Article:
top of page
  • Evan Wyloge


If the housing market of just a year ago still seemed to be moving at quantum speed, today it’s more akin to an interminable traffic jam—with no exit ramps or HOV lanes in sight.

As higher mortgage rates have made buying a home ever more expensive, the pool of buyers who can afford to purchase real estate has dried up. Nationally, the number of existing-home sales plummeted 36% in November compared with a year earlier, according to a® analysis of CoreLogic data. (The data did not include sales of new-construction homes.) There were 395,000 sales in November 2021 compared with 251,000 one year later.

So home sales have declined by a third across the U.S. But where are they down the most? The data team at found the parts of the country with the steepest declines in transactions.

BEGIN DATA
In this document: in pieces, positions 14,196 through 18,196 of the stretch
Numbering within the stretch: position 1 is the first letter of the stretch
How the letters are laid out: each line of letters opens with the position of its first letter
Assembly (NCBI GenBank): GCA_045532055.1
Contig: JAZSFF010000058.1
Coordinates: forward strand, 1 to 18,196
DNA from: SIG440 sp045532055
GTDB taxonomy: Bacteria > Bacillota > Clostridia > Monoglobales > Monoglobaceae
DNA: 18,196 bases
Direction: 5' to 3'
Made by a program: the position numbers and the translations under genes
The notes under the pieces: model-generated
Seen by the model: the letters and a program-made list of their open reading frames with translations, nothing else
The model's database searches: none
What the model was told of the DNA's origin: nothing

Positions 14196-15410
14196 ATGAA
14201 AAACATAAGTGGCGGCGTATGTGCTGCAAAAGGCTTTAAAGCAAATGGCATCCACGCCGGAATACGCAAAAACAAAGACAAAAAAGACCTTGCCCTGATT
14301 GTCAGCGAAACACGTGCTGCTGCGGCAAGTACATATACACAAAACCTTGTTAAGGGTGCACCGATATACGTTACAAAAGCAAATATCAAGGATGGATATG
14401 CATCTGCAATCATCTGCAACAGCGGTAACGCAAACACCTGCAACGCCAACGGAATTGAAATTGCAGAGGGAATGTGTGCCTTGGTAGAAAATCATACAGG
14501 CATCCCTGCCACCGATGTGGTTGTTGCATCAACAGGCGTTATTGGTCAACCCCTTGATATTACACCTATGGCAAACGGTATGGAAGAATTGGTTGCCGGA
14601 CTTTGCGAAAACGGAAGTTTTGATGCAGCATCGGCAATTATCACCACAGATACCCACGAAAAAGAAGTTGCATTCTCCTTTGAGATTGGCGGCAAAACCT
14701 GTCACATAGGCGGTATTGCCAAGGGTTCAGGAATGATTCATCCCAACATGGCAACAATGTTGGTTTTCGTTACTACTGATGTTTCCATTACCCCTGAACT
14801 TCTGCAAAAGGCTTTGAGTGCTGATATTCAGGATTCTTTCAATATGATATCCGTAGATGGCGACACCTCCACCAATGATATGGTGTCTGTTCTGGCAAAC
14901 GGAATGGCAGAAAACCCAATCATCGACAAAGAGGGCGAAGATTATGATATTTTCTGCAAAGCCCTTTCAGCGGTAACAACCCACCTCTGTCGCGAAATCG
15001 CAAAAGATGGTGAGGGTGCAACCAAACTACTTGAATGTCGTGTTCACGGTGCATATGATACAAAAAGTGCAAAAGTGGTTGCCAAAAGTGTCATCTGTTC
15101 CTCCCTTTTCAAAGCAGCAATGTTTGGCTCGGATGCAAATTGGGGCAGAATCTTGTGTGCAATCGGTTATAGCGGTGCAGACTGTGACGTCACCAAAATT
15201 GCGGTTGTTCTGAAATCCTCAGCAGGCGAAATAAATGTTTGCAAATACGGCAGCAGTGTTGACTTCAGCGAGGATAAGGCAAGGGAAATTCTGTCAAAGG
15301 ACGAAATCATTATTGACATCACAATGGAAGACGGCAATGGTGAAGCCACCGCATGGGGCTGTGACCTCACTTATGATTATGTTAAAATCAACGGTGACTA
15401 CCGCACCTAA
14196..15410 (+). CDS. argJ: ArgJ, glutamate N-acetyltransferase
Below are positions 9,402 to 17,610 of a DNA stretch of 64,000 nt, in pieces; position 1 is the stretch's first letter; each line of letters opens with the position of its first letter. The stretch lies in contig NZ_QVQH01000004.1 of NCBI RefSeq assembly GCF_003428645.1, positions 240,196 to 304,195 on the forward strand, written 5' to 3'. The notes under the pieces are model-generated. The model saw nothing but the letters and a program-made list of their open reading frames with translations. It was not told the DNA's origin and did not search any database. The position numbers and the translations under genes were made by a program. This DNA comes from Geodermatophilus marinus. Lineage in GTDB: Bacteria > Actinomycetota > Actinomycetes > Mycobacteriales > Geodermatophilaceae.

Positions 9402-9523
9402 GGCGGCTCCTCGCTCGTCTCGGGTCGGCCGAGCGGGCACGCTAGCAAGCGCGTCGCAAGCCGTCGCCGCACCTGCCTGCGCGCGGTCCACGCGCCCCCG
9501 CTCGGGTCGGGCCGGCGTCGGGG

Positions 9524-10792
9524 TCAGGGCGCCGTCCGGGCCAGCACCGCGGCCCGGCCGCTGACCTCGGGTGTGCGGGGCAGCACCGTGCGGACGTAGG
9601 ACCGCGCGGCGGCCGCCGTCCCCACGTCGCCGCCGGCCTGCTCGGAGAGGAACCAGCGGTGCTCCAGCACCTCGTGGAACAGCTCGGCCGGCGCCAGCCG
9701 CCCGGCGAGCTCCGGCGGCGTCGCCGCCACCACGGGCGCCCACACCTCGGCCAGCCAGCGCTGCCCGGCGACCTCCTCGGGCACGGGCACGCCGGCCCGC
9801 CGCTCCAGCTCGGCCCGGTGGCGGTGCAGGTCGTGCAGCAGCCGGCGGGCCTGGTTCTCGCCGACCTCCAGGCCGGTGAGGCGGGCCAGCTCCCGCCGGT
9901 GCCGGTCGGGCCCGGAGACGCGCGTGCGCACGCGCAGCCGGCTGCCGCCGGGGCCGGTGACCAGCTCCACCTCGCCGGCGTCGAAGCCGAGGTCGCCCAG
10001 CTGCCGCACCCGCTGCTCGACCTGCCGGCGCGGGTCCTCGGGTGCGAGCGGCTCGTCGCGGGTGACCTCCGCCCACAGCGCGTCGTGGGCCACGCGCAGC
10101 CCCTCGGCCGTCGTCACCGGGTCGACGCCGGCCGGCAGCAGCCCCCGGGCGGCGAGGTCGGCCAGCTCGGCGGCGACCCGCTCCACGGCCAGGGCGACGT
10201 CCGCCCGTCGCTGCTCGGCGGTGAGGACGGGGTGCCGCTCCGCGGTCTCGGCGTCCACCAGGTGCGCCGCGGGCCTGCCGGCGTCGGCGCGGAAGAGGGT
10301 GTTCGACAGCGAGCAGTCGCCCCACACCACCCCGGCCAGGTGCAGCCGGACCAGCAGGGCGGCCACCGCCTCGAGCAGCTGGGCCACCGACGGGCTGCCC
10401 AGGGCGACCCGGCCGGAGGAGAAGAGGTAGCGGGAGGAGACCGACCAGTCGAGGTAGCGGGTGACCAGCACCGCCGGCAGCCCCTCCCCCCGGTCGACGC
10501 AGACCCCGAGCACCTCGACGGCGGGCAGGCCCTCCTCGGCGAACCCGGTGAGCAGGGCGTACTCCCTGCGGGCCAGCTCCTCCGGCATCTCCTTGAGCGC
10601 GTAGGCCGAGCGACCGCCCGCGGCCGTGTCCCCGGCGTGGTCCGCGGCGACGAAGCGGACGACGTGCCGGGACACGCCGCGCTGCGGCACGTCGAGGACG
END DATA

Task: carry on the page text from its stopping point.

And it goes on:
These were often the COVID-19 pandemic hot spots, particularly in the Sun Belt stretching from California to Florida where buyers flocked to over the Past few years and bid up prices to unthinkable heights. Newtonian laws of real estate ultimately prevailed: Markets that went way up ultimately fell back down to earth, hard.

Mortgage rates peaked at over 7% in late October and November—more than double what they were just a year earlier. Remarkably, that made the average monthly payment about 75% more expensive* than what it was a year ago. Buyers who needed a mortgage to purchase a home understandably balked, and sales dried up.

“This shows how sensitive buyers are to mortgage rates,” says Selma Hepp, chief economist for CoreLogic.

2 views0 comments


bottom of page